AN activist group in Nigeria calling itself the ‘Niger Delta Avengers’ has carried out attacks on Chevron’s Okan oil platform and on Nigerian National Petroleum Corporation (NNPC) crude and gas pipelines.
The Nigerian Navy told local media that the attackers used dynamite to attack the 35,000 bbl/d Okan platform in Delta State. The explosions occurred at around 23:15 local time on 4 May.
Chevron spokeswoman Isabel Ordonez told The Chemical Engineer: 'All personnel have been accounted for and no injuries have been reported. The Okan facility is currently shut in and we are assessing the situation. Resources were deployed to respond to a resulting spill. The incident has been reported to the relevant security and regulatory bodies. [Chevron Nigeria] continues to monitor the situation.'
It’s not known how large the resulting oil spill was.
The pipeline attacks took place on 5 May at around 22:30. The oil pipelines feed the Warri and Kaduna refineries, while the gas pipelines reportedly feed power stations providing electricity in Abuja and Lagos. According to local media, the resulting fires are proving difficult to extinguish. NNPC has not commented on the attacks.
The Niger Delta Avengers accuse the government of neglecting the Niger Delta region in favour of the north of Nigeria, where President Muhammadu Buhari is from, and of human rights violations. According to the group’s website, it is seeking the break-up of Nigeria, which it says is a failed state, to allow people from each region of the country to 'govern their own'. Amongst other things, the Avengers demand that oil pollution in the Delta is cleaned up, apologies from various government officials for various statements and ‘crimes’, and that a greater proportion of oil revenue in the country goes back to those living in the Delta region. If these demands are not met, the group says its 'major goal is to cripple the Nigerian economy' and that foreign companies will be the first target. The group says that its 'high command' includes representatives from all ethnic groups in the Niger Delta.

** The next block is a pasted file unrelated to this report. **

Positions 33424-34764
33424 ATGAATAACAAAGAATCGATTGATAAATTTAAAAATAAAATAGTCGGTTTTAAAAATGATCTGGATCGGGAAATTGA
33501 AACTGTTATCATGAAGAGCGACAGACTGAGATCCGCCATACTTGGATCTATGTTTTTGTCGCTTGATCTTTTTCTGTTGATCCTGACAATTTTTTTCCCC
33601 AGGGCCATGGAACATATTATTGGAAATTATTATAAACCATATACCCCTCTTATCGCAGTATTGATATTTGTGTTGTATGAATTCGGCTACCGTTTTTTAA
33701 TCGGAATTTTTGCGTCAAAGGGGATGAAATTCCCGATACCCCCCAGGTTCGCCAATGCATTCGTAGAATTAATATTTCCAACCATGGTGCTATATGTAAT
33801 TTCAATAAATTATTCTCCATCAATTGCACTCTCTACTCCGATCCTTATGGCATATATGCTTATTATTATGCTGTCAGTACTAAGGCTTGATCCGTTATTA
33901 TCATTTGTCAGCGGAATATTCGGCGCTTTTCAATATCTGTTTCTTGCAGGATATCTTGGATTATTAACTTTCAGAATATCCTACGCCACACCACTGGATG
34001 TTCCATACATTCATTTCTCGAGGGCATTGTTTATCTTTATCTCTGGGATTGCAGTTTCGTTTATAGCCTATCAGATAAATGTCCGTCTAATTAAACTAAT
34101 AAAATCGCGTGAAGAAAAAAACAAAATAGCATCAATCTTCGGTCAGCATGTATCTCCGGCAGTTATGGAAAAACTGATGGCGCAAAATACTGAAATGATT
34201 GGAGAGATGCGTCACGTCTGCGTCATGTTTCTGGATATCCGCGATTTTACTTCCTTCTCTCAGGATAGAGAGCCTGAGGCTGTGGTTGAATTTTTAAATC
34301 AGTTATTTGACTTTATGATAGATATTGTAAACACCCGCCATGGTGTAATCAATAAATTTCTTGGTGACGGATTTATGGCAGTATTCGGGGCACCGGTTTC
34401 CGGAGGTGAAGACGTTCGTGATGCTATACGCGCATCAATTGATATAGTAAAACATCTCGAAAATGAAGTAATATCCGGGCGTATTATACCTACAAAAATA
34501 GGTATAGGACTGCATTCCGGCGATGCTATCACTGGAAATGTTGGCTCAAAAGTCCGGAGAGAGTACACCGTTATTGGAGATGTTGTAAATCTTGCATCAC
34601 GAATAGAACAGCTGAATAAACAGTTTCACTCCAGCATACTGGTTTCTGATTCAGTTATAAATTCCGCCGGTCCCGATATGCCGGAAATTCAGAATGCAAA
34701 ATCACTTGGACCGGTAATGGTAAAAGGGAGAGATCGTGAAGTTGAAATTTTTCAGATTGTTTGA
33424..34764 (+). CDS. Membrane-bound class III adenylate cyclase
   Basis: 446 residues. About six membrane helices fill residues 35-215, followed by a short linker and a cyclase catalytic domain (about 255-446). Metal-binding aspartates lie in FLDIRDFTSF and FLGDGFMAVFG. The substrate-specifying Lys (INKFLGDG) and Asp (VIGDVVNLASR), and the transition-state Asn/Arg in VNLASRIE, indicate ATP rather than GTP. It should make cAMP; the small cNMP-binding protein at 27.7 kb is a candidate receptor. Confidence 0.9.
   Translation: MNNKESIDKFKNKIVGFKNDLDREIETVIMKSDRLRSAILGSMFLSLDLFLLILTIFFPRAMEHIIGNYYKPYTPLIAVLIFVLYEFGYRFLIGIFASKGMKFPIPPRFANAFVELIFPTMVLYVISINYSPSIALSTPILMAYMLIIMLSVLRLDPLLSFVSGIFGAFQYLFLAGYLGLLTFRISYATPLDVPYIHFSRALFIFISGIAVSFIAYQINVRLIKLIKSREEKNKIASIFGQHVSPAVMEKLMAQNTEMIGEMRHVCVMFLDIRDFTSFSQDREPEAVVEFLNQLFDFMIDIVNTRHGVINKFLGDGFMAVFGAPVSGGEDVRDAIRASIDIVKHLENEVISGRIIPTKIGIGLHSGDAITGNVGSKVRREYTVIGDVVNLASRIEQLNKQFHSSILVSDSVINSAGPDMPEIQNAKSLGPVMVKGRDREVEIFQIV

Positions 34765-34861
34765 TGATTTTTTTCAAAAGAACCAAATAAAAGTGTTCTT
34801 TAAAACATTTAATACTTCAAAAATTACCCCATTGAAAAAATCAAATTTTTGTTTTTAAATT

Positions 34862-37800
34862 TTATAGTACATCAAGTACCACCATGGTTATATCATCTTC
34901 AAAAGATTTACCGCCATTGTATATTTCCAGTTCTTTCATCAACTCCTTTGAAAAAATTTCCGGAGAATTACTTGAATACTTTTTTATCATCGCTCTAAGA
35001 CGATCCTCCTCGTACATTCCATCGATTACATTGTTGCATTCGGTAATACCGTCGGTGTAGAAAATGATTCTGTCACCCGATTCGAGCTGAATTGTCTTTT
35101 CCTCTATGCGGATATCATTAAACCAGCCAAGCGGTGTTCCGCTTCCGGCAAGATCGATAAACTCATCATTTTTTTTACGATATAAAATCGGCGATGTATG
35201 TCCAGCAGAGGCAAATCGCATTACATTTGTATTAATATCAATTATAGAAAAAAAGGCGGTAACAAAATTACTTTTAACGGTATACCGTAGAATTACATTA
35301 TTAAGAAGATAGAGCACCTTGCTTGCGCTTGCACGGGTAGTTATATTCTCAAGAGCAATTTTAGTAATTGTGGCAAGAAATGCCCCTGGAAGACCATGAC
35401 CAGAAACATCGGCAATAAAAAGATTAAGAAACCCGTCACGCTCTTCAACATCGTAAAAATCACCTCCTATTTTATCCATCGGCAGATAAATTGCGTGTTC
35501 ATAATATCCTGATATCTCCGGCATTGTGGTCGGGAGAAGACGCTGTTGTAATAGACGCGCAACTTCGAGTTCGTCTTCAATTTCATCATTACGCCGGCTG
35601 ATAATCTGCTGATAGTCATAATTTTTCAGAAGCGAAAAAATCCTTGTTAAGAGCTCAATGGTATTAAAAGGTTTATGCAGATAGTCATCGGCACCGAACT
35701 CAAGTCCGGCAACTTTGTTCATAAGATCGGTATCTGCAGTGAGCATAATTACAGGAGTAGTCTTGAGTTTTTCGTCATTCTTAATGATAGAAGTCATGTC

The Avengers have already claimed responsibility for two other attacks carried out in February, one on the Forcados terminal crude export pipeline and one on the Clough Creek Tebidaba Agip Pipeline Manifold in Bayelsa State. The latest pipeline attack came in revenge after the failure of a former militant, Government Ekpemukpolo, also known as Tompolo, to apologise for taking the side of the government and condemning the earlier attacks, the group says.
The group’s pledge to attack more sites led to Shell’s Nigerian subsidiary Shell Petroleum Development Corporation (SPDC) suspending production at its 90,000 bbl/d Eja OML 79 platform and evacuating 98 staff by helicopter over the weekend, according to Nigeria’s Vanguard newspaper. Sources told the newspaper that another subsidiary, Shell Nigeria Exploration and Production Company (SNEPCO), had begun to evacuate staff from the neighbouring Bonga oil field.
President Buhari has ordered a military crackdown on the Avengers. Ongoing production problems caused by attacks are likely to have a major impact on Nigeria, which derives around 90% of its overseas income from oil exports.
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